River, faith lost in election: Ayoub
Tuesday, 21st May, 2019
By Craig Brealey
Labor’s losing the election was a tragedy for the Darling River and the future of serious political debate in this country, said its candidate for the local seat of Parkes, Jack Ayoub.
Mr Ayoub won in Broken Hill, Menindee and Wilcannia but was defeated by the incumbent, the Nationals’ Mark Coulton who drew strong support in the rest of the electorate which covers half of NSW.
“I spoke with a few people today who said the percentage of votes was the highest for Labor in the country. I hope Mark takes notice of that,” said Mr Ayoub who was back at work yesterday in Coonabarabran where he is a teachers’ aide.
He said Labor’s showing in the West Darling was due in great part to the hard work and professionalism of the local volunteers.
“I wasn’t in Broken Hill a lot so I had to rely on the people on the ground. They were extraordinary. I’m just bloody humbled,” said Mr Ayoub who, at just 24 years old, was probably the youngest candidate in the election.
Labor was expected to win government but its policies were no match for the scare campaign mounted by the Coalition and others, he said.
“Fear won out over hope, suspicion over ideas and doubt over faith.
“This is a problem on a broader scale because this could be the last time we will ever see a political party present a broad, comprehensive policy for the country.”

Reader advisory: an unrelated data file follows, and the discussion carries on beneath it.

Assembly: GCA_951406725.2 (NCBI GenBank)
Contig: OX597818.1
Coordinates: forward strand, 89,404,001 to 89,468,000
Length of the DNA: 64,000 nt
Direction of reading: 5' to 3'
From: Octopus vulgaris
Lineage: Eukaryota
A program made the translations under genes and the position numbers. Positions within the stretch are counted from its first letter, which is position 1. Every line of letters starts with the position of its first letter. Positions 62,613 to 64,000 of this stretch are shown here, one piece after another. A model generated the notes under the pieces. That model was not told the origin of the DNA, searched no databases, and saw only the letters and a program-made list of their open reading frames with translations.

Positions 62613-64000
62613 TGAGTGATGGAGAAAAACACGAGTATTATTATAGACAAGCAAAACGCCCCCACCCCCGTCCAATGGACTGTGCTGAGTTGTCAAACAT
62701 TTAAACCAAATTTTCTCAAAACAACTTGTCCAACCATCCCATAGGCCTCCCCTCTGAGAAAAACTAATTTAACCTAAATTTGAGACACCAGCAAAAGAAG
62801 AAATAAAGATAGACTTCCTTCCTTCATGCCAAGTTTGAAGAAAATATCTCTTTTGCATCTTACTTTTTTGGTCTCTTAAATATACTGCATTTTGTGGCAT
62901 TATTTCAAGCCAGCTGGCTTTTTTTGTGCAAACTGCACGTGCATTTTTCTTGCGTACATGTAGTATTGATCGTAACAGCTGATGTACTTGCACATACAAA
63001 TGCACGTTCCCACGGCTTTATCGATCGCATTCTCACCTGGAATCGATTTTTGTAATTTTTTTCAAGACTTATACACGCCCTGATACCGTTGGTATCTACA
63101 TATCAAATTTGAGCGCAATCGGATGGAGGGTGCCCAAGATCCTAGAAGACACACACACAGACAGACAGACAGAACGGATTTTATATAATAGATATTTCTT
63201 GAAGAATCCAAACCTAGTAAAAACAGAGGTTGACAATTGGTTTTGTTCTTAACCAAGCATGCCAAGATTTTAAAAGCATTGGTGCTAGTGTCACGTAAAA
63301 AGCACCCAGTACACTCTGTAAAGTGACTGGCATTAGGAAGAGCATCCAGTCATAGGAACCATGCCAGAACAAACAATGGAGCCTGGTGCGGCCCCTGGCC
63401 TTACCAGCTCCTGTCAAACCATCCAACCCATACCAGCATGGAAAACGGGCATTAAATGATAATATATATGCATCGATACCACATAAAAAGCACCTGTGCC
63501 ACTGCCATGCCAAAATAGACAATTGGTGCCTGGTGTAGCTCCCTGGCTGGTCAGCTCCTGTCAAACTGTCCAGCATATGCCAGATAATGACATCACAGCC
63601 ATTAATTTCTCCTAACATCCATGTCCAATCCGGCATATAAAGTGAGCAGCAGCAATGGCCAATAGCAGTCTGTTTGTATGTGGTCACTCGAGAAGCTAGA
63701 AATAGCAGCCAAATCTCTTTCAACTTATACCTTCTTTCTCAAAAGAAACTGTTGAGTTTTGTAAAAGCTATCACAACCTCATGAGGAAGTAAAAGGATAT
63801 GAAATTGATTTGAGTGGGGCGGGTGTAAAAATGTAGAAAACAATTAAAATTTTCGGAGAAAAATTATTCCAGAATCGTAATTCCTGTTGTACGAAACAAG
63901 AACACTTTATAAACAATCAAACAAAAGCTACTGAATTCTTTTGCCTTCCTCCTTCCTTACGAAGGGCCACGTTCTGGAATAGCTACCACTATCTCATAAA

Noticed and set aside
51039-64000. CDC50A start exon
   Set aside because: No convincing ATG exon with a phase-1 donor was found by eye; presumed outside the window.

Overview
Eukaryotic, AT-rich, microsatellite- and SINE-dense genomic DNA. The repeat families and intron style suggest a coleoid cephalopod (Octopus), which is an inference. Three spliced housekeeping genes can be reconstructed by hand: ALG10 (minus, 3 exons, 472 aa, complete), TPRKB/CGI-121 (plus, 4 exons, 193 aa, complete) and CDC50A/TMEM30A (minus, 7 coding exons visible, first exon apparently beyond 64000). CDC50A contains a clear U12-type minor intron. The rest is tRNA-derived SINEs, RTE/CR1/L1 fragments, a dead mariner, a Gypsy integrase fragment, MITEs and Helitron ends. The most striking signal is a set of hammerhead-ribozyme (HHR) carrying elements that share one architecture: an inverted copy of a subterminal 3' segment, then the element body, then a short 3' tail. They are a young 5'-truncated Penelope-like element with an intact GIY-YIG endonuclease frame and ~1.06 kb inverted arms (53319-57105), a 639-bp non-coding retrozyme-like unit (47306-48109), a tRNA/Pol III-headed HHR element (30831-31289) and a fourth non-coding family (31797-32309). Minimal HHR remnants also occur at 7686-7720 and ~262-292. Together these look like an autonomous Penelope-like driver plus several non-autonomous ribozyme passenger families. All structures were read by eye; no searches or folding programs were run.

In contrast, he said, the Liberal-National Coalition just ran with a slogan, “The promise of Australia”.
“What that does mean? It’s so upsetting.
“The only consolation is that people have been ringing me up saying they now want to join the Labor Party. The election result also offers the opportunity to reflect on truly who we are as a party. The Labor Party has lost the average man in the street.”
This loss of faith was also very bad news for the Darling River, Mr Ayoub said.
“You have the Liberal-Nationals running NSW and federally so they will just trundle along the same way and we know their way doesn’t work. There is plenty of evidence of that.
“They will feel enabled and that’s terribly sad.
“All the people who voted for us in Broken Hill, Menindee and Wilcannia are hurting and feel very let down, and rightly so.”
Mr Ayoub said he was disappointed that his party did not send a senior figure to bolster his campaign which was run on the “standard package” of $3000.
“We ran the campaign across half the State and I think we did a bloody good job.
“I can’t stand camping out but it was necessary to make sure I gave it a good go,” said Mr Ayoub.
He said the candidates for Parkes conducted a civil campaign and made no personal attacks on each other, but that was becoming rare at the senior level of polical debate.
“The people I admire, John Anderson, Bob Hawke, Kym Beasley, they conducted politics well above personalities.
“We have to get back to that because when most senior figures attack each other, that sets the standard.
“It filters to the public, to social media, and people become nasty. That’s not the Australian way; we can disagree and still have a beer.
“Politics without debate is dictatorship.
“I think people in Australia don’t understand just how good they’ve got it and sometimes that can make them cold and judgmental of others. Some people do it tough and we should support them.”
Mr Ayoub said he had yet to decide whether to stand as a candidate again but that he would be voting for Anthony Albanese to lead Labor.